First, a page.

And, of course, the Lia Fail, the Stone of Destiny, which was used to crown the kings in ancient Ireland. Apparently, it used to sit on the high point of the Hill of Tara, the passage tomb called the Mound of Hostages, but was moved here after the Battle of Tara in the 1798 rebellion.

And then it was back to Dublin, back to the flat, and catching up on the blog. Tomorrow, I get on the hop-on-hop-off bus tour. One of the things I’m planning on seeing is Glasnevin Cemetery, which I haven’t visited before.

  1. The national television network in Ireland. []

In Dublin’s Fair City

This post is a day late. By the time I got back to the flat last night, I was tired and went to bed almost immediately, because I had to get up early today for a tour.

Yesterday, I was kind of lazy in the morning, doing some laundry1, and generally taking it easy. I left around 11:00, and went for a walk.

My first destination was the Molly Malone statue. That’s where I had to meet my tour this morning, and the statue wasn’t where it was five years ago. But I found it.

After that, it was a short walk over to Grafton Street, grabbed some food, and headed down to St. Stephen’s Green.

I think it was a bank holiday yesterday, and the weather was perfect, so the park was very, very full of people. It was a lovely day.

After lunch, I headed over to Dublin Castle. I’ve been there before, but what with one thing and another, I never got a chance to take the tour. This time, I changed that.

Because it was such a beautiful bank holiday Monday, this place was also packed, and I had an hour’s wait before I could get in on a guided tour.

I spent the hour sitting in the courtyard. This clock tower is where the drawbridge used to be when the castle was an actual castle and had a moat. It also used to house the crown jewels, but they were stolen in 1907, and haven’t been recovered.

One the coolest parts of the tour is going down into the remains of the medieval castle structure. This is the base of the Powder Tower, which was destroyed in a fire in the 17th century. They actually detonated some of the powder stored here to destroy the tower and extinguish the fire.

This is a section of the surviving castle wall, also down below the ground level. Down at the bottom is the remains of the River Poddle, which was diverted in the middle ages to act as a moat to the castle, and eventually was completely covered over.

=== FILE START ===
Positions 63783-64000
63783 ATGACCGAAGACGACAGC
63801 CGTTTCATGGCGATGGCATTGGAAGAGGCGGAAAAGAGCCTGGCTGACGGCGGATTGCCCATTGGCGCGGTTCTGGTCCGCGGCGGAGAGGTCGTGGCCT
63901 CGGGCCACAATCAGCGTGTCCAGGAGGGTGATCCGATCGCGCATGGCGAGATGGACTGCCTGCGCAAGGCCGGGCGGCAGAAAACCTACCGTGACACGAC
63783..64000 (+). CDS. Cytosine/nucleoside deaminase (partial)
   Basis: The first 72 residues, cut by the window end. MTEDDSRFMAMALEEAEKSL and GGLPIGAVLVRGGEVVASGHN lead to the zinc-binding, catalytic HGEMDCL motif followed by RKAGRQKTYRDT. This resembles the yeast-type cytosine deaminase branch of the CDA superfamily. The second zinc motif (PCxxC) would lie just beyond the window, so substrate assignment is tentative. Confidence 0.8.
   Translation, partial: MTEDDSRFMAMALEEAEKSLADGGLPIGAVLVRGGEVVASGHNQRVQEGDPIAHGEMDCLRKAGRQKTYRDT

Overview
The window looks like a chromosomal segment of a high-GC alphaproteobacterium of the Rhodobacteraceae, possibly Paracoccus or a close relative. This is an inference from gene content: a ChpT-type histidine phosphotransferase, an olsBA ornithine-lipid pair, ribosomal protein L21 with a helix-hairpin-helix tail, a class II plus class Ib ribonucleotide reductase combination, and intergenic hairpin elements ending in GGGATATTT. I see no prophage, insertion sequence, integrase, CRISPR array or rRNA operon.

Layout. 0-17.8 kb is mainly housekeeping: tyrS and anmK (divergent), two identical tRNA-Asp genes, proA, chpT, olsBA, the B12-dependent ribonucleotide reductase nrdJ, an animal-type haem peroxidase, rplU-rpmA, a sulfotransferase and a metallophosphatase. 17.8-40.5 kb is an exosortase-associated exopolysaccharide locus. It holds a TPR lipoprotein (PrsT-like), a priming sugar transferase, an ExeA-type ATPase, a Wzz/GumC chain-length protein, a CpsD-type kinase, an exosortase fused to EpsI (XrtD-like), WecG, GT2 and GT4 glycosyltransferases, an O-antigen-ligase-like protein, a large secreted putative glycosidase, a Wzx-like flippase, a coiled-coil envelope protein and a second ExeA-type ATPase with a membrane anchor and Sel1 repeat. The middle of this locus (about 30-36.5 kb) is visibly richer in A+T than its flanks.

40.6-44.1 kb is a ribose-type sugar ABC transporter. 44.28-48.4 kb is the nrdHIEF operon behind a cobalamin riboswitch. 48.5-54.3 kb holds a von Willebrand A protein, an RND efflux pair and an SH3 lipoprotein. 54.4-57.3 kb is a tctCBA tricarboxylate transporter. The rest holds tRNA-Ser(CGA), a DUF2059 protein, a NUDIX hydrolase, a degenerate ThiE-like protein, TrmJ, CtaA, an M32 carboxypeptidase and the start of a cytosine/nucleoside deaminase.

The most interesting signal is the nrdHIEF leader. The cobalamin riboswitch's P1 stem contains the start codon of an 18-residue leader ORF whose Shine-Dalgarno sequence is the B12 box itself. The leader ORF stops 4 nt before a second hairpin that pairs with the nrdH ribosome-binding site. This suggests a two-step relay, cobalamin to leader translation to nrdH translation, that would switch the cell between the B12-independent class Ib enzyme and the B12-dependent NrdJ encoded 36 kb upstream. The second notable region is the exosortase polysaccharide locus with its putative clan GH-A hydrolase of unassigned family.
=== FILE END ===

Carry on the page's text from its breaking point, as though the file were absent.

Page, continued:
We went across to the Chapel Royal, as well. I’ve got some pictures of that over here, but I learned something kind of interesting.

Okay. The lofts around the Chapel Royal have all the crests of the Viceroys of Ireland, along with the dates they started their terms of office. But, see, the Bishop can’t sit behind a political crest, so they put St. Patrick’s crest up in front of the Bishop’s Seat. And (this is the part that amuses me) they put the date that St. Patrick began his mission to Ireland – 432.

From the Chapel Royal, we went over to the rooms of state at the castle. Again, very busy, very crowded. I managed to get only one picture that didn’t have a bunch of other tourists in it.

This is the drawing room. It gives you an idea of the sumptuous decor of the rest of the rooms of state. The administration rooms aren’t nearly as opulent.

After the tour, I walked back to the flat, and had to leave again in about 45 minutes to get to the Irish House Party. This was a really nice2 evening that involved a good dinner and an evening of traditional Irish music and dance. I met a very nice family from Missouri, got a copy of the band’s CD, and made it home around 11:00, where I posted my excuse for no post, and went to bed.

  1. I love having a washing machine in this AirBnB flat. And that’s a pretty good clue that I am old and boring. []
  2. If a little touristy. []